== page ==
Vol.#27: Something Old, Something New…

Saturday May 4th, I both celebrated the end of an amazing experience and attempted a new one. On Saturday night, I attended the Kenan Fellows “Catalysts for Change” reception and dinner that both celebrated the end of our 2013 class and welcomed the 2014 Fellows. It was not that long ago that I was just embarking on the amazing experience that those 49 educators are eagerly anticipating. Many asked what to expect. While every Kenan Fellow has an experience that is highly personal, as mentors and placements vary widely, there are certainly themes and common trends that evolve of you talk to Fellows that have completed the process. They have a different, more global perspective for their role in the classroom. They have new knowledge to bring back to their students. They have new confidence to emerge (or continue to evolve) as a teacher leader, and they have an eagerness for the next adventure.

941122_10151580422464621_877520271_nOur Kenan Fellows 2013 class is very close, and we have planned several ‘unofficial’ gatherings throughout the year. I look forward to a large cookout planned at one Fellow’s house this June. These are some of the best teachers, colleagues, and friends I could ever ask for. I’ll be forever grateful for meeting these 42 professionals this year.

Before this dinner event filled with hugs and reminiscing, I attended EdcampNC – my first Edcamp. Though the unconference model proclaims the notion of putting the participants in charge, my experience was such that those who were ‘old hand’ certainly still ran the show. Education is a small world, and Edcamp certainly highlighted its “Good Old Boy” club is in full vigor. The inner circle already knew each other well and did most of the talking in sessions – even the one I’d proposed. I wasn’t even given credit for participating in the Tech Smackdown. (Just look for the only resource shared without a name.)

I don’t mean to sound so negative. I really did enjoy putting faces together with a few Education folks with whom I have had great discussions on Twitter. I also received a few new tools throughout the day. A colleague who was also new to Edcamp was put off enough to probably not return. I think, for myself, since I clearly can’t beat the system, I have to decide: Do I try to find a way to join it?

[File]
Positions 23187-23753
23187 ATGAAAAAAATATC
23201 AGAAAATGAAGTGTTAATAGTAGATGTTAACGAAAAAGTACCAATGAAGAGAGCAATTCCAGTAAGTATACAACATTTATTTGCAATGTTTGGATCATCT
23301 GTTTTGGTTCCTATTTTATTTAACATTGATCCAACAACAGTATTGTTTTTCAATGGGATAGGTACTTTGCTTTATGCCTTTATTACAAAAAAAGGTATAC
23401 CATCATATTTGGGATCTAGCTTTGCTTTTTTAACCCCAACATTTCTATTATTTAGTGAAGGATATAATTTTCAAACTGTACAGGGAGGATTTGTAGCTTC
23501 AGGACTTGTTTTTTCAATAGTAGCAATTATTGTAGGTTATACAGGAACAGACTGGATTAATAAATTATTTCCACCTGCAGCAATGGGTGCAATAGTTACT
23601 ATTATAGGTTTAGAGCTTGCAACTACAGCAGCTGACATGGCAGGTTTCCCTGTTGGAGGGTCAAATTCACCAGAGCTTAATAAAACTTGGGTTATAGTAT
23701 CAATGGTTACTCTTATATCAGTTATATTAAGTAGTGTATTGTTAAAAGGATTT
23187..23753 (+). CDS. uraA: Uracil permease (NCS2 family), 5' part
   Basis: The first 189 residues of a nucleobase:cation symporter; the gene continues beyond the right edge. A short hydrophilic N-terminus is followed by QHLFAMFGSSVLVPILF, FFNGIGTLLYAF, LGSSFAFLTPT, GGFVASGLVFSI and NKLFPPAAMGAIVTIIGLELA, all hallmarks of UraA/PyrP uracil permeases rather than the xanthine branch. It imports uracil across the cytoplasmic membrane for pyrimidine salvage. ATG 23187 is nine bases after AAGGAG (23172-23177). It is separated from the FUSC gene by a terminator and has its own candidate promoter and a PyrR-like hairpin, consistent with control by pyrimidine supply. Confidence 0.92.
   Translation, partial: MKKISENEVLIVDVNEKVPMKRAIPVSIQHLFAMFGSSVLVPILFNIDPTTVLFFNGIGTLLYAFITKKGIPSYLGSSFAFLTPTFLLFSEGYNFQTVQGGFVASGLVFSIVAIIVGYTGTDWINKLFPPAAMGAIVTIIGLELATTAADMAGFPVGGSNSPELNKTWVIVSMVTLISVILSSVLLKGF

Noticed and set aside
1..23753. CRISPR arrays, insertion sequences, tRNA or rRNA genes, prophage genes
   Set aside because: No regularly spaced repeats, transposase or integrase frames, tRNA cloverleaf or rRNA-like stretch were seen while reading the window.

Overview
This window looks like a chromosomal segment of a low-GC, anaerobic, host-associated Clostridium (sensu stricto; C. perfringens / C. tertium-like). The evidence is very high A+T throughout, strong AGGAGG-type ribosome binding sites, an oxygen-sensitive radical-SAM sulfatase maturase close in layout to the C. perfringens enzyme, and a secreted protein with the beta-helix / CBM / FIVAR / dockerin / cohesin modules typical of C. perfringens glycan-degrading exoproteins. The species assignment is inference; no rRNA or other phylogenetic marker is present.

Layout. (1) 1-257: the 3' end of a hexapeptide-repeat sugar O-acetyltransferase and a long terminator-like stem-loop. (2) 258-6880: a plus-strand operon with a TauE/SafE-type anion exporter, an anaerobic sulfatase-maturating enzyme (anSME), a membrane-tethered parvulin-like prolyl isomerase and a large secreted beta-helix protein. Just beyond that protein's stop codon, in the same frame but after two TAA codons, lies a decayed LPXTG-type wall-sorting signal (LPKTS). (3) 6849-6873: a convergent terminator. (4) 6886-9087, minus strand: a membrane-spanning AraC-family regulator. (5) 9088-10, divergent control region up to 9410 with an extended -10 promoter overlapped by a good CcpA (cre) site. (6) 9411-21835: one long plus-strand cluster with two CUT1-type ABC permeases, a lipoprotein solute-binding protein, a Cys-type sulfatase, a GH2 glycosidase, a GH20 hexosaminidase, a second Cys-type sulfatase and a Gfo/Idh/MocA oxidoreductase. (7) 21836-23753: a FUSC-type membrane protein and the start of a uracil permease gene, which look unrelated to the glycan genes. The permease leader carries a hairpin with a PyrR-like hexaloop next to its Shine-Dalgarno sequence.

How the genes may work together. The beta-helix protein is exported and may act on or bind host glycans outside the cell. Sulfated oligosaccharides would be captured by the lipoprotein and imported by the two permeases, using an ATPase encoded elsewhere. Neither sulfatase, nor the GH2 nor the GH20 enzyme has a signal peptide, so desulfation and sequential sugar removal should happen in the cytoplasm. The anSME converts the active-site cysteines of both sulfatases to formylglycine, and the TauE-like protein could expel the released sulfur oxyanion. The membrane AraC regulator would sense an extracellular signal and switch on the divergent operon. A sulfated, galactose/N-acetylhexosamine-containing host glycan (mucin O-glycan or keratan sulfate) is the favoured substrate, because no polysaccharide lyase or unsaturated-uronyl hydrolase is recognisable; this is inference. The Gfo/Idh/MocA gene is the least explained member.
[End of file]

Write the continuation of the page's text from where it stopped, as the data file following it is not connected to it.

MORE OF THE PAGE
sproutThis feeling of frustration is exacerbated by my desire to grow and stretch feeling stifled. With the Fellowship behind me and this school year rapidly coming to a close (school for Track 1 on our year-round calendar ends May 31st) I am itching for the next big challenge. I’d thought I’d found a match when the language arts department of my district asked for teachers to submit a professional development proposal that we’d be willing to provide for year-round schools this July. However, my “iPad Apps in the ELA classroom” proposal was not accepted. So, I am feeling rejected and restless – never a good combination.

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2 thoughts on “Vol.#27: Something Old, Something New…”

  1. Great post, as always, Erica.

    As a someone that I am sure you would include in the “good old boys club” that left you feeling disenfranchised at EdCampNC, I’m sorry that you felt excluded.

    Some of your points are clearly valid–it is unfortunate that your name was left off the SmackDown list–but I think that you misinterpreted some of the interaction that you observed. While I knew several of the people who organized the event, many others whom I was familiar with had been new to me last year. And a much much larger number with whom i interacted much of the time were unknown to me prior to this year’s EdCampNC event. The open nature of the event (and the large percentage of extroverts) breaks down a lot of walls between like-minded strangers. I met lots of people, and subsequently followed them in Twitter to continue the conversation, at the event. It didn’t feel like there was an “inner circle” to me, but rather that many of the attendees knew each other either in-person or digitally, and these people tend to want to spend their limited time together in each other’s presence.

    But, naturally, if there is an exclusionary atmosphere, those on the inside might not be aware. I just hope that you continue to explore the unconference model and keep using your voice until you feel that it is reaching the audience that you desire.

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    1. Thanks for your insight, Paul.

      Saying you’re sorry I “felt excluded” makes it sound like I believe it was intentional. It’s not that I thought anyone deliberately left anyone else out.

      “…many of the attendees knew each other either in-person or digitally, and these people tend to want to spend their limited time together in each other’s presence.”

      Exactly. It felt something like attending a family reunion when you’re not a member of the family. There are customs that are second-hand to everyone else and cultural norms that feel a little alien. People are visiting and reuniting, which is great if you’re part of the family, but if not, you feel a little out of place and off-kilter.

      I guess what I was trying to say is I wondered about the effort to get “adopted by the family”, or if that effort would be well spent.

      Again, I believe it mostly comes down to my frustrations with my own forward progress and finding a good fit.

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